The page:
Nothing has really changed outside the east end of London, kids still do to little exercise and are mainly driven to school by their parents The only thing that has really changed is that i have a set of good memories!

Strategy has focussed on activity provision at local level - more of the same. However, what I believe we need in UK is a cultural shift i.e believing, thinking and then doing Health Sport and Education considered in a holistic fashion with investment looked at broad terms not segmented in historical silos and competition on who gets what and why We need all of the spectrum of physical activity, sport and physical education provision If we were starting again we would take an alternative and somewhat radical view of how our current provision is deployed.

All talk and no action.

Cuts completely undermine this. Look around at local level posts of people who have had an impact on youth participation and how quickly they are disappearing.

Not enough investment and activity following the Games to make a meaningful impact from grass roots to elite sport.

I think many factors contribute towards a succussful legacy, from participation rates, regeneration of London, improved and accessible facilities to the nations attitudes towards sport and eachother. This is why it seems almost impossible for us to know if there is a legacy, and how positive the legacy is. The question of timing also needs to asked, at what point do we draw the line and collect data to determine if we have a legacy or not? And if we do that, what do we do as a result of the information. We could celebrate what has been achieved and continue to develop it, or just admit defeat and maybe hope that the best is yet to come. I think a lot of positives have come from the Olympics and Paralympics which is why I believe we are nearly there with the legacy. The main priorities of legacy need to be integrated into the roots of sport to ensure that we have infact inspired a generation, and the next one and the next one … A lot more needs to be done to integrate into a society a culture of physical activity and healthy living to ensure the Olympic legacy is positive, and long lasting.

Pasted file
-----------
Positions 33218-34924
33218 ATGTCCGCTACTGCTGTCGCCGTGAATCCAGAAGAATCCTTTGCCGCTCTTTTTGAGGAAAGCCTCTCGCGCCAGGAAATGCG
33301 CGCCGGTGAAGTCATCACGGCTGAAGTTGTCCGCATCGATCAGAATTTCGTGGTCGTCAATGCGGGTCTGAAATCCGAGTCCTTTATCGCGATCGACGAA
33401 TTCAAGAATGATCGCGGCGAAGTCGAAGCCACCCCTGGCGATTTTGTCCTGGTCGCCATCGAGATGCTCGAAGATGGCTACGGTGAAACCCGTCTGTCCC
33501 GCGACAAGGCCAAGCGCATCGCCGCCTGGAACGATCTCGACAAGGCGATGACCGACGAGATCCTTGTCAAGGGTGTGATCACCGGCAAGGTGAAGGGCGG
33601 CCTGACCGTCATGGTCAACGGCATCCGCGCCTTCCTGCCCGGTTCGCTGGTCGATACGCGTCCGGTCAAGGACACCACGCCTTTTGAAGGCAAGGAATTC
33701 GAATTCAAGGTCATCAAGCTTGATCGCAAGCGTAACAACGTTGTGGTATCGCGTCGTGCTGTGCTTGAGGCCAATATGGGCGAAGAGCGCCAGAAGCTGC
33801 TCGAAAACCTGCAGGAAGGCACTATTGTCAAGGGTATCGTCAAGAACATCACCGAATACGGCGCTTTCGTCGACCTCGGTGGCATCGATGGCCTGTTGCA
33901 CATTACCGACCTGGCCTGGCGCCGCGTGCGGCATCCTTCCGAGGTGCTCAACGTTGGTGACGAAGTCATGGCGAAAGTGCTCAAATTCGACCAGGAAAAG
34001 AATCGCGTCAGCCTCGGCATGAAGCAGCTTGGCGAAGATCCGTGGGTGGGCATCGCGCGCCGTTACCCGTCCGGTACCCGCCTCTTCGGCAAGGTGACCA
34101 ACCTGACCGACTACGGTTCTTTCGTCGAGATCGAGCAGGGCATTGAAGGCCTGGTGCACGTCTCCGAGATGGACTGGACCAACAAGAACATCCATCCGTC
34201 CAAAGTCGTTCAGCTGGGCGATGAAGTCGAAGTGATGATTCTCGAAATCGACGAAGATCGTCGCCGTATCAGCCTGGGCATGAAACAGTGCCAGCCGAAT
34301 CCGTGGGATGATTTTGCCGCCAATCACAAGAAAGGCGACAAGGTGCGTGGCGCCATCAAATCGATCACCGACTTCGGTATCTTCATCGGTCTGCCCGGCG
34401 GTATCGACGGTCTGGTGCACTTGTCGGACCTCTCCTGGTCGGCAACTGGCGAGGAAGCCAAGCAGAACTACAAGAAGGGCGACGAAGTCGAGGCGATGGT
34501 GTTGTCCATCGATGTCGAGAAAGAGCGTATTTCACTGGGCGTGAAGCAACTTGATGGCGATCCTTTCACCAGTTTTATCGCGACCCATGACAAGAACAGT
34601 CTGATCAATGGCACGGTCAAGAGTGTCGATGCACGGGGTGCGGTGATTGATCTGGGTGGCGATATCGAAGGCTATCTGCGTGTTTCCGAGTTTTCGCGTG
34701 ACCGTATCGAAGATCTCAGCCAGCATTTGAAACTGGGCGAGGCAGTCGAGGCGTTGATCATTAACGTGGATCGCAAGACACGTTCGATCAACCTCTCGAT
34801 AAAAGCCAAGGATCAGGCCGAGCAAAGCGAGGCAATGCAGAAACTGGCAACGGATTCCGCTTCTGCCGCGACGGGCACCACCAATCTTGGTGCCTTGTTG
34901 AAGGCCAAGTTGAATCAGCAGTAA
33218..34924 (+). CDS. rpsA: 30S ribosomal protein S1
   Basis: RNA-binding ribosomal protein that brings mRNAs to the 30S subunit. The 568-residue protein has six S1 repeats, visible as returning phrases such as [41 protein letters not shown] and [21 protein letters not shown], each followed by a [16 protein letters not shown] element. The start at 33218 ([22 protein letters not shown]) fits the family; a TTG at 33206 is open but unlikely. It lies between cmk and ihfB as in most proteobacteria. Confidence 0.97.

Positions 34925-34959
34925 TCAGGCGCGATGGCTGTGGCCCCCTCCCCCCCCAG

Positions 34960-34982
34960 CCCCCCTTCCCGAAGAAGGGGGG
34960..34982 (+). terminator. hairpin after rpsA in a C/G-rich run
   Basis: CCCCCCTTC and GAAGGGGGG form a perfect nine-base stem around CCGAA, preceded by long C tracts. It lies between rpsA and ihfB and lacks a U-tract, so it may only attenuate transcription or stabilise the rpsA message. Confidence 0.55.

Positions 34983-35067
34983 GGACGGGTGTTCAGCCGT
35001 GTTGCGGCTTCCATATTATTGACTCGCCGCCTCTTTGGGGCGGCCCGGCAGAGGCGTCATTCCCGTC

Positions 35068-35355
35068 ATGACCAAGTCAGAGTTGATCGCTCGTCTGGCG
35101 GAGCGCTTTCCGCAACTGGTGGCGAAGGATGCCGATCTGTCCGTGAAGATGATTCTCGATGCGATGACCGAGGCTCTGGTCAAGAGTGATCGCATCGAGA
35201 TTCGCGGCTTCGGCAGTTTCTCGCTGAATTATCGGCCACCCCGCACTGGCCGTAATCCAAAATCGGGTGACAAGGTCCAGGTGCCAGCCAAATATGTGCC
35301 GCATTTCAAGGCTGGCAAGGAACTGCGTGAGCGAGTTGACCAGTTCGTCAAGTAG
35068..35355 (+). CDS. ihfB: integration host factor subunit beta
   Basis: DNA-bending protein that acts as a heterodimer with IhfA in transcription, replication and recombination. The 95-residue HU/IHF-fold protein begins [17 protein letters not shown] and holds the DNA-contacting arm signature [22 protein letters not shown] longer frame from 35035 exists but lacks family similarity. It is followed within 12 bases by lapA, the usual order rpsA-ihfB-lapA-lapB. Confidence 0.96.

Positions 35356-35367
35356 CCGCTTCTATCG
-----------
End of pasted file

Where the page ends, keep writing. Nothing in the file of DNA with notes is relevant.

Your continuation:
Sport in school was cut when the Tories came in and no way of making it better has been worked out.

Now that the games are over there is no sign of any legacy. I see no additional attempts to persuade or indeed help fund young people to have ago at new sports.

If anyone mentions actual 'legacy' within months of the games, that's like saying there is a Wimbledon legacy as tennis courts fill up for a fortnight.

So much promise to start with, new facilities, new passion and new opportunities but it seems it was just a phase and now we are left to be independent again and the Olympics is 'put to the back of the draw' as to speak. Would the 'legacy' not indicate continuation and additional effort such as primary school specialists and coaching? Maybe not, maybe the inaccessible arenas will motivate the nation.

Games that inspired a nation but the 'dream legacy ' is an unfulfilled one .We need some government backing, some decisions and some drive. It’s all there. 2012 proved that. But unless something is done - it will all be - a dream.

Most people talk about the Olympics that amazing summer last year... But that's it! No legacy. I thought school would be bombarded with Legacy projects in the new term ... But nothing. The momentum, I fear, has been lost.

It appears that it is all talk and no action. In fact if what we read is true it is going backwards with the selling off of playground space, no expectation of sport and physical education and cuts in funding.

I believe that despite all the percieved good the Olympics have done for participation in Sport, they are still an out-dated institution where able-bodied and disabled competitors are segregated. They also focus on the competitor over any of the other important roles that make the games, events and sports happen, ignoring the whole community of practice as it were. 


It would be great to receive further commentary on this important issue via Twitter (@DrDickB).